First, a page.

Respect for people is at the core of Lean construction. Every step in the Last Planner System® is designed to respect everyone involved in a project by removing waste, improving processes and flow, generating greater value, enabling continuous improvement, and optimizing the whole. Key to fulfilling these goals is creating a jobsite that reflects respect for people in every aspect. This goes beyond simply how people on site treat one another, and encompasses the whole experience of working on a particular site.
Respect for People
Read on for four tips for modeling respect for people on site that you can implement immediately.
1. Keep it clean
Conditions on site reveal a lot about the way workers will be treated — and treat one another — on that project. A clean, neatly organized site with materials stored properly and safety hazards minimized signals a culture of safety and respect. On the flip side, a debris-strewn project is indicative of a negligent management style that hasn’t created a culture of accountability. Tripping hazards, piles of materials, unclean or inadequate restrooms, and litter are all red flags of a lack of respect.
“A lack of cleanliness is an indication of major problems onsite. And conversely, a clean job site is the first indicator of health and stability,” says Jason Schroeder, president of Elevate Construction.
“If you show up to a jobsite and it’s unclean, you can bet the project has major problems. The super doesn’t know how to run a project; there’s no teaming with the trade partners and Last Planners®; there’s a failing and toxic culture onsite; the leaders don’t care about the environment the workers are in daily; there is wimpy leadership at the top, and as a result people’s loved ones are disrespected daily on that project,” Schroeder explains.
2. Run on time
One of Lean construction’s purposes is to facilitate the on-time completion of projects. This isn’t possible without all the steps along the way also happening as planned. This is why many Lean project leaders are sticklers for punctuality. Steve Turner, superintendent and director of Lean improvement at FPI Builders, explains the reasoning behind the standard he enforces.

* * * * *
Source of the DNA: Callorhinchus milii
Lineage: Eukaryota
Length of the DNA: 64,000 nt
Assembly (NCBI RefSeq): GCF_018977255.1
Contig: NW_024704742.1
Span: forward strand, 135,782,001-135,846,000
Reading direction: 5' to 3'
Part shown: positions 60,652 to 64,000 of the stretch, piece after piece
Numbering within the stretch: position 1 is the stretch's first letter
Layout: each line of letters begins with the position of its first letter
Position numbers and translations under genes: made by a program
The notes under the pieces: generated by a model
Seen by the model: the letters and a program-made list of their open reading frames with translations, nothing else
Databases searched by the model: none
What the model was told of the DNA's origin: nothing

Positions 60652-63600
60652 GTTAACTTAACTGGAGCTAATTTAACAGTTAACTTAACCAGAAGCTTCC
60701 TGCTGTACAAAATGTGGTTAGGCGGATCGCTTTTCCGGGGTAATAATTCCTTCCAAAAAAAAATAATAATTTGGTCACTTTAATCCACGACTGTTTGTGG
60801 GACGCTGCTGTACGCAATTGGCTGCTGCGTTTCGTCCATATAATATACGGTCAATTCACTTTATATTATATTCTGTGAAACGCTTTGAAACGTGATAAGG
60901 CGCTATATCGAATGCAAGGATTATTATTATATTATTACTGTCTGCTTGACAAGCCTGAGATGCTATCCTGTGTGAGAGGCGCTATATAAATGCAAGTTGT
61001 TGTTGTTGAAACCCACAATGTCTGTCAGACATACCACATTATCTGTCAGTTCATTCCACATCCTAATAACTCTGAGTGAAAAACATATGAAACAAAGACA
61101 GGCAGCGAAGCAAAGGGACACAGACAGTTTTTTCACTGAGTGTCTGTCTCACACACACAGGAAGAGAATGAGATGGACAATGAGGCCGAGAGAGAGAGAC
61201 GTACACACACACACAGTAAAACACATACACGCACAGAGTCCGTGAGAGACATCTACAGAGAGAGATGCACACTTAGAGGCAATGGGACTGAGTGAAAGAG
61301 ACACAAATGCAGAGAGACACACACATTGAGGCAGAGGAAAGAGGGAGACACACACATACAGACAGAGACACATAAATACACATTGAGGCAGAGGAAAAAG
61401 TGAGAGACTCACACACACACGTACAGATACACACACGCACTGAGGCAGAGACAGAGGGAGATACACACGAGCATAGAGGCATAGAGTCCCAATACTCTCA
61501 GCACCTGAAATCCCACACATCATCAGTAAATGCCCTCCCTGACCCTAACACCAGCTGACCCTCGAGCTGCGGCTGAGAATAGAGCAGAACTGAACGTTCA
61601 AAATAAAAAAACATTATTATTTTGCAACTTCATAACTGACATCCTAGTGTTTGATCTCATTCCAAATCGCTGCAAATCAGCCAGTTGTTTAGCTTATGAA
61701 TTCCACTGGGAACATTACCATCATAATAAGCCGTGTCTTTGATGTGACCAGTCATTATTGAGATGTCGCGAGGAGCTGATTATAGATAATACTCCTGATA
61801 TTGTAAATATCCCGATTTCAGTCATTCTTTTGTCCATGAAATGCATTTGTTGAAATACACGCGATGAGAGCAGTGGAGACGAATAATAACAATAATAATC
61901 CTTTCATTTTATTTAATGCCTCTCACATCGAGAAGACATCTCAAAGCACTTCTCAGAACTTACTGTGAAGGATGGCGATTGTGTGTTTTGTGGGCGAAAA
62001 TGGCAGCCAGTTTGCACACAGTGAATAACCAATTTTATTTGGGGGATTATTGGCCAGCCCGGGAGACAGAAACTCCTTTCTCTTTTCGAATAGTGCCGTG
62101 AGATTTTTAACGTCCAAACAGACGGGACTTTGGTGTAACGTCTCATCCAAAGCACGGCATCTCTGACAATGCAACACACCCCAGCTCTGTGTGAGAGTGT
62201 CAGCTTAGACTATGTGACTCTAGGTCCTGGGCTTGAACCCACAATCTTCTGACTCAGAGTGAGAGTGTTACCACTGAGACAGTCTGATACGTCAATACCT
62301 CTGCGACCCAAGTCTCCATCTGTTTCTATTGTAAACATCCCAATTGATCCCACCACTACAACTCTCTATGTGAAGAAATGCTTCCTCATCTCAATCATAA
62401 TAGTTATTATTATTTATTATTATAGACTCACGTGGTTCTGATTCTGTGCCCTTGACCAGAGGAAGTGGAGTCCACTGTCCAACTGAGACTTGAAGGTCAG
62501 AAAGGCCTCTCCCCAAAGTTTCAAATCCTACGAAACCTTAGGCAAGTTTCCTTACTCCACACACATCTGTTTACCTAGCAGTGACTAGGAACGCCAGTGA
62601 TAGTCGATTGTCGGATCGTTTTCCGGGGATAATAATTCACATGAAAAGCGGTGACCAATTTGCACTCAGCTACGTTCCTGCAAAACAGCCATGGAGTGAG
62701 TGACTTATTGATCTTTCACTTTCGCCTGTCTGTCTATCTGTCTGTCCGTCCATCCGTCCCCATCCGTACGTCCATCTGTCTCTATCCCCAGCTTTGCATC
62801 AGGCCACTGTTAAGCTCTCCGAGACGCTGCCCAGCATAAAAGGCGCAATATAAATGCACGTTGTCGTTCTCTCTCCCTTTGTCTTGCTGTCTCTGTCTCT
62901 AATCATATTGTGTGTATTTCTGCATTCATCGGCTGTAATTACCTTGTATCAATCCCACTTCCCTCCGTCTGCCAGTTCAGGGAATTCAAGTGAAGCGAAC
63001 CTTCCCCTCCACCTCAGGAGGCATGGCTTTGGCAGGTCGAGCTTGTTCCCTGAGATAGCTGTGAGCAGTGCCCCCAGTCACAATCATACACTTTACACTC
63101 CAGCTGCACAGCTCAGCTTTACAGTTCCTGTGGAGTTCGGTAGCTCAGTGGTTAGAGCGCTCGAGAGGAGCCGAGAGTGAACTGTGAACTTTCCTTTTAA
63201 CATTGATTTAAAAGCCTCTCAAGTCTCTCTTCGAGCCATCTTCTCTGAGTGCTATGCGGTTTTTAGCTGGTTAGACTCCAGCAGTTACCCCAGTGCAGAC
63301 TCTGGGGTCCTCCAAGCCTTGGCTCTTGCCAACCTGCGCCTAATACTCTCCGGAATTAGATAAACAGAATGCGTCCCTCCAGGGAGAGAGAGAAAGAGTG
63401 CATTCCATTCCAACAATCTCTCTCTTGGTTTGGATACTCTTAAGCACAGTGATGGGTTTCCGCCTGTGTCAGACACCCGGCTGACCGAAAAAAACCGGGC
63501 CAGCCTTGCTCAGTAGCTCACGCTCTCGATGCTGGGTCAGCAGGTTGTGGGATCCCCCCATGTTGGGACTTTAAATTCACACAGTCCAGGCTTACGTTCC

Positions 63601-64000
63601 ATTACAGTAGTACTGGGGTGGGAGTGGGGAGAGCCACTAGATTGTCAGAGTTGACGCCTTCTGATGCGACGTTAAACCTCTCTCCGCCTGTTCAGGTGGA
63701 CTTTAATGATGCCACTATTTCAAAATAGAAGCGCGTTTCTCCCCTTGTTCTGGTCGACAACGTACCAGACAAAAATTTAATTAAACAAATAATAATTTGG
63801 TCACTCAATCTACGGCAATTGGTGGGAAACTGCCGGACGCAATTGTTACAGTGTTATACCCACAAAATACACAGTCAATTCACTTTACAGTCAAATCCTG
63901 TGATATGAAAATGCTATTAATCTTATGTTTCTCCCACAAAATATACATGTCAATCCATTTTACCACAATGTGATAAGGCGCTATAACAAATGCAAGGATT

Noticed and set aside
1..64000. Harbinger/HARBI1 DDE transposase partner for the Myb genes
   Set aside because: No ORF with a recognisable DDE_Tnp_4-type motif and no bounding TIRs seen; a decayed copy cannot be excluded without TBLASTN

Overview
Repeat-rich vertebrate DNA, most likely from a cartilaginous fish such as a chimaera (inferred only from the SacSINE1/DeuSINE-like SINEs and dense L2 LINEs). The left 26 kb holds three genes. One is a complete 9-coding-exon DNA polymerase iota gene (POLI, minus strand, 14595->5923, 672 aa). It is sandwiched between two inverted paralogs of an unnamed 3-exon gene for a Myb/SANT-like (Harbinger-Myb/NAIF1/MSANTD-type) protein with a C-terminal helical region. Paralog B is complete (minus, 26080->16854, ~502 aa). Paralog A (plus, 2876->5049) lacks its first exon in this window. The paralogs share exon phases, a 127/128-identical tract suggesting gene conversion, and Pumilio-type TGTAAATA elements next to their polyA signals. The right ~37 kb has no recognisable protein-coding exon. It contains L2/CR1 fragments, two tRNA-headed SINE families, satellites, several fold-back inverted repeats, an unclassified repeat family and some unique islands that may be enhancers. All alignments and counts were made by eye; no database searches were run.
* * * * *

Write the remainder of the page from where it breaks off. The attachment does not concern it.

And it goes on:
“Most of our daily huddles start either eight o’clock in the morning or nine o’clock in the morning on our job sites. If we’re at a job site trailer, the trailer door is locked. If you’re one minute late, you’re late for the meeting and that’s just too bad. You can beat on the door all day long, but there has to be a precedent. There has to be a standard set by which these guys are held accountable. Just like me. If I’m one minute late, I would not expect for them to let me in the meeting. There has to be a set of standards there that everybody is going to conform by. And once they understand that, once it’s understood, then they get in line pretty quick. You’re either five minutes early or your late in one of our meetings.”
3. Be open-minded
Respect for people is central to generating support for Lean construction practices. Simply forcing Lean on a team or a project defeats the purpose, which is to empower each individual to make improvements in their work that benefit themselves as well as others. “Lean is a collaborative effort, because you need trust and honesty for this thing to work,” says Mike Poole, senior continuous improvement manager at Barton Malow.
Understanding the viewpoints of different team members and addressing their concerns ensures that they feel respected and makes them more open to hearing your perspective, particularly if you’re trying to implement change. “Everyone hates the word ‘change.’ I like the word ‘evolution.’ This is an evolution of our business to make it better,” says John Zachara, vice president at Integrated Facilities Solutions.
“Diversity of thought is really huge, we have to just continue learning and growing and building on what we’ve been able to accomplish so far,” explains Rebecca Snelling, Lean leadership coach at RS Consulting.
4. Seek out improvement
Continuous improvement doesn’t happen on its own, and improvements don’t need to involve major change to be worthwhile. Solicit feedback and ideas from everyone on site and make it clear that input is welcomed. This doesn’t mean you need to take every suggestion, but by creating an environment that’s open to new ideas, you’re more likely to get some good ones.
If you begin to implement these changes on your project, you’re guaranteed to see a shift in on-site dynamics over time. It won’t happen overnight, but with consistent effort you will see a difference — and so will your clients.